What Is a Spin Bike?

By Evan Kubitschek

Spinning is a popular type of group exercise that brings a long ,high-energy bike ride indoors. Classes cover a wide range of experience levels as well as fitness levels, but they all use the same technology --a spinning bike. These specially designed pieces of equipment simulate riding a road bike and have very similar health benefits.

Identification

The equipment used for spinning is a stationary bike, and instructors call out instructions while motivating music is played in the background. According to spinning.com participants set individual goals based on their heart rates, which means every person gets an individual workout at their own comfort level even in a group class.

History

Spinning was developed during the 1980s by the athlete Jonathan Goldberg. He created the trademarked Spinning program used in my many gyms today through a company he helped found called Madd Dogg Athletics. According to spinning.com, the program is now used in over 35,000 fitness facilities, and they have trained over 175,000 instructors.

Function

Spinner bikes are specially designed stationary bikes with a variety of features. The bikes can be adjusted to fit any participant by changing the saddle height and handlebar position, generally have built-in heart rate monitors in the handlebars and weighted flywheels that can simulate the effect of climbing on a bike by decreasing the inertia of each pedal stroke. Users can control the difficulty of their workout with an onboard computer that controls the flywheel, or they can have the computer adjust automatically to a chosen heart rate level of activity.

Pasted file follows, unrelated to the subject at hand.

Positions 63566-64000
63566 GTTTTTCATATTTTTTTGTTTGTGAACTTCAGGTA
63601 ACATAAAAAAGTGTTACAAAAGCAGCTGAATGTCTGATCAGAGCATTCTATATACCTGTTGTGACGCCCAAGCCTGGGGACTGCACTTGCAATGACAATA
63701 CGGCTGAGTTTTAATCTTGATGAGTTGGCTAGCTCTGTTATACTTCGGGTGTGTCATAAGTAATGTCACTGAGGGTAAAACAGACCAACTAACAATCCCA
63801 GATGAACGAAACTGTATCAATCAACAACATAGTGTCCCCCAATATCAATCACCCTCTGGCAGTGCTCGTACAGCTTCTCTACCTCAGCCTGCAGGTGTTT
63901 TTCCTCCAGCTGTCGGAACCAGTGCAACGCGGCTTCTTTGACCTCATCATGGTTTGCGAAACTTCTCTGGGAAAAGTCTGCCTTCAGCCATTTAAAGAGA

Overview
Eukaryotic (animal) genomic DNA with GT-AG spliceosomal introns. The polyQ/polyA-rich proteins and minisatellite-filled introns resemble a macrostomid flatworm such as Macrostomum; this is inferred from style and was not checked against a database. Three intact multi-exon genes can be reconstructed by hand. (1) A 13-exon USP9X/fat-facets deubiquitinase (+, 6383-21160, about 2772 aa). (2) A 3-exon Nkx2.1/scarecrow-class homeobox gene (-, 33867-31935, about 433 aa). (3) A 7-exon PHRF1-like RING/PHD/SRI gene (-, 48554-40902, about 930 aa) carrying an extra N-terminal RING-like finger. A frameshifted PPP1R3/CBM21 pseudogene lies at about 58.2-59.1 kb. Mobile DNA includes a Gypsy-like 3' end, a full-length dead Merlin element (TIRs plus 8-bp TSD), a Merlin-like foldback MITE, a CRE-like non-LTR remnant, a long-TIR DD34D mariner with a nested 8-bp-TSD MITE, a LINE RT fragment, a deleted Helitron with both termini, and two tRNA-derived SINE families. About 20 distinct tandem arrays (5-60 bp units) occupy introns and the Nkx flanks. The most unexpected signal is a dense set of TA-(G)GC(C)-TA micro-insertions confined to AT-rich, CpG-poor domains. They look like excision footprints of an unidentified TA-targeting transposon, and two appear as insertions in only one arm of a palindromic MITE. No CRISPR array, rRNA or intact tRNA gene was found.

Benefits

A 40 minute spinning class can burn 400-600 calories, and works a wide variety of muscle groups. According to Edmund Burke, Ph.D. and former U.S. Olympic Cycling Coach, the muscle groups worked include: the latissimus dorsi, the spinal erectors, the gluteus maximus, the hamstrings, the gastrocnemius/soleus, the quadriceps, the triceps, the biceps and the spectoralis major/minor. Spinning offers a true full-body workout.

Expert Insight

Dr. Edmund Burke has this to say about Spinning programs: "The Spinning program is an excellent adjunct to my road cycling because it accurately replicates the feel of my bike--from the fit, the resistance type of pedaling, and movement in and out of the saddle. I have recommended it to the elite-level cyclists that I work with on the U.S. National Team as an addition to their off-season riding; it offers them a total mind and body training program."

About the Author

Evan Kubitschek has 2 years of experience in travel writing for online portals such as MiniHostels.com and Demand Studio's Travels.com. Evan holds a bachelor of arts degree in Philosophy from the University of North Carolina at Chapel Hill.

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